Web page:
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Why is the solicitor refusing?
Have any of them met father?
The solicitor I consulted is reluctant because it is my dad's solicitor's belief that daddy is being influenced by me which is not so.
At first, the solicitor that I consulted was willing to meet my dad and talk to him but then dad received a letter from his solicitor saying that she would act for him, and come to see him at home, but only if he made the appointment himself without anyone else's knowledge and she gave him her telephone number. Daddy is deaf and very reluctant to use the phone so is most unlikely to ring her up himself. I should also add that his solicitor is in a town 15 miles from his home. Although I am not officially my dad's carer, I take him for appointments etc. and it is me who makes the appointments on my dad's behalf BUT only if he asks me to.
Before Christmas I took dad to see his solicitor and I believe he told her what his wishes were regarding changing his will.
As you can see it is always me doing the running around for my dad and hence why his solicitor thinks I am influencing him.
I will give you my suggestion.
Your father can presumablyread and can write even if unsteadily.
He may be able to speak.
My suggestion would be to seeanother solicitor and ask the other solicitor to go to see your fatherpersonally and without you present.
I would tell your father whatyou have arranged.
In that case, the newsolicitor does a will there can be no argument whatsoever that what is in thenew will is your father's wishes
Can I help further?
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Yes I will try another solicitor. I am so afraid all the time, that every move I make is being regarded as influencing my father.
I should add that my father's solicitor has told me that any new will my father makes could be challenged after his death by my step brothers and they would then have to revert to the 2002 will. I am under the distinct impression that she might advise them to do this. Do you think it likely that she would behave in such an unprofessional manner? I don't think my step brothers would contest but as they have known about the will for ten years and have not said anything, who can tell. My relationship with my step mother and step brothers has never at any time been acrimonious. We have always got on well.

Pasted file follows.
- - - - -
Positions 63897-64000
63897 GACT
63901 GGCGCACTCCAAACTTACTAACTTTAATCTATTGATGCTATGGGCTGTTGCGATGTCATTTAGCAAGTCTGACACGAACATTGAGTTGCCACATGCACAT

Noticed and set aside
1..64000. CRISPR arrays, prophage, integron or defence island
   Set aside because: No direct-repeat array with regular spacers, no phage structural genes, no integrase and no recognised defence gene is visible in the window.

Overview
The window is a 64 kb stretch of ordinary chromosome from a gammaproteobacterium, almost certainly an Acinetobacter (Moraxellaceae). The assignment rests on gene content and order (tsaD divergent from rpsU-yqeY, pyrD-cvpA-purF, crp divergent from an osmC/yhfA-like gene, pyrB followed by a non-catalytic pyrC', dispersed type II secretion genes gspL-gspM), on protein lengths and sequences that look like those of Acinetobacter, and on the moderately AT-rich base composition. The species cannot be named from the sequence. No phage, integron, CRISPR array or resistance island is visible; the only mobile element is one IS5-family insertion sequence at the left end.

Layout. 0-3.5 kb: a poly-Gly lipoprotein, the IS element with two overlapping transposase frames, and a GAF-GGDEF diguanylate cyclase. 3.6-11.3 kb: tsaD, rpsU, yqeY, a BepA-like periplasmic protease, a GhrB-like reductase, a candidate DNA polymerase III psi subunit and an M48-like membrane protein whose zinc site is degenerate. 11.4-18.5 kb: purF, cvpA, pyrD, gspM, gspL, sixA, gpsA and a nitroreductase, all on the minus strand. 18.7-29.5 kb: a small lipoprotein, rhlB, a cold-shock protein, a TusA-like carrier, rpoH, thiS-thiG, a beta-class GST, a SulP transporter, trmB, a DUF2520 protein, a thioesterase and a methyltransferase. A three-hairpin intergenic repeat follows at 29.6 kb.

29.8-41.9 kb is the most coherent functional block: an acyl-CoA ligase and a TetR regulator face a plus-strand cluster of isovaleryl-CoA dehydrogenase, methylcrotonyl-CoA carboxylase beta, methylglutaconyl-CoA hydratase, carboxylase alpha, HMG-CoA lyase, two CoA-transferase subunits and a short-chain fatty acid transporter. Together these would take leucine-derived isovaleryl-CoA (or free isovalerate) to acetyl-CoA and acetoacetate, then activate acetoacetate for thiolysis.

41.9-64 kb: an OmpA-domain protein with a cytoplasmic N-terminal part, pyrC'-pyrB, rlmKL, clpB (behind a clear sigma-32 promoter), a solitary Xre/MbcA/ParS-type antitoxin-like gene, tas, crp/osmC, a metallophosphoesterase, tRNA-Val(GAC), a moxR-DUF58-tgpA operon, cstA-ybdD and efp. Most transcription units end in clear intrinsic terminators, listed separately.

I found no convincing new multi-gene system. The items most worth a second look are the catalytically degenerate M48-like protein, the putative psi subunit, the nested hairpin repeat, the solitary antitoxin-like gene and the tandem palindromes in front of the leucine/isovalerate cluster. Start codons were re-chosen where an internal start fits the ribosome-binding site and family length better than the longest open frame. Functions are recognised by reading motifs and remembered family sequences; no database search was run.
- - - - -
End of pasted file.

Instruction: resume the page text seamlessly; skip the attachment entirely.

But you did say that yourstepbrothers were in favour of this, in which case, there is no reason why thestepbrothers should not ask the Solicitor who your father currently uses to goand visit him. The problem is, of course , that may may be nodding politely toyou and going along with what you suggest, but inwardly when the thought of thetens of thousands of pounds in their sticky little hands being depleted byhaving to give you some dawns, they may have a different attitude.
Yes they are in agreement at the moment! But I take your point and I like your humour! But my father's millions???? No. It is the fact that my father has been persuaded to forget that he has a son and daughter of his own and that they are somehow not important any more because he has remarried. It is the hurt that has been caused. I am sure he was being influenced by my step mother and, subconsciously he could still be I suppose. The fact that he wants to put things right is uplifting but time is not on our side.
Humour? That's me being serious!
Things change once they start doing sums or greedy wives bring pressure to bear.
I think you are prob right re stepmother particularly if she was around for some years. I hope you get sorted. Regards
PS. Dont forget my pat on the head
If a will has been made with a Notarary Public is it any different than if it had been made with an ordinary solicitor?
Notat all. Writing wills is not regulated, so it would not matter if it wasdrafted by the office cat. It can be written on the back of a cigarette packetand, indeed, will has been admitted to probate written on the shell of an egg.
Providedit contains the necessary clauses and is correctly executed, it is legal,regardless of who drafted it
If my father makes a new will with a newsolicitor, will the original solicitor have cause or need to know that this hasbeen done either now or after dad has gone?
thefirst thing in the new will is a clause which revokes the old will, so there isno need for the old solicitors know about it and it makes no difference.Unless, of course, there end is up being an argument over the validity of thenew will.
Itis always good practice for whoever writes a new will to ask for the old one tobe destroyed to prevent someone destroying the new one and attempting to relyon the old one
So a new solicitor will contact the old one, inwhich case she will say that, in her opinion, my dad is being influenced bysomeone in his family. The accused isme. I definitely am not influencing my fatherbut how do I prove that? I feelincreasingly that I may need to do this at some point in the future. Other than his will, can my dad write down, orsay, or both, in front of someone other than me, what his wishes are and wouldthat be a legally accepted document in a court of law?
No,not at all. If the new solicitor did that, it would be a breach of clientconfidentiality.
Theonly way of proving that you were not influencing your father is for yourfather to deal with the new solicitor completely on his own with you, not evenin the building. Ask the new solicitor to go with a colleague to provide asecond opinion with regard to undue influence and his mental capacity. Tell thesolicitor to specifically asked the question as to whether your father is beinginfluenced or not. And then, if it does crop up in the future. The solicitorcan then say that he did specifically press the point and that the gentlemanconfirmed he was not under undue pressure and he was doing this of his own freewill.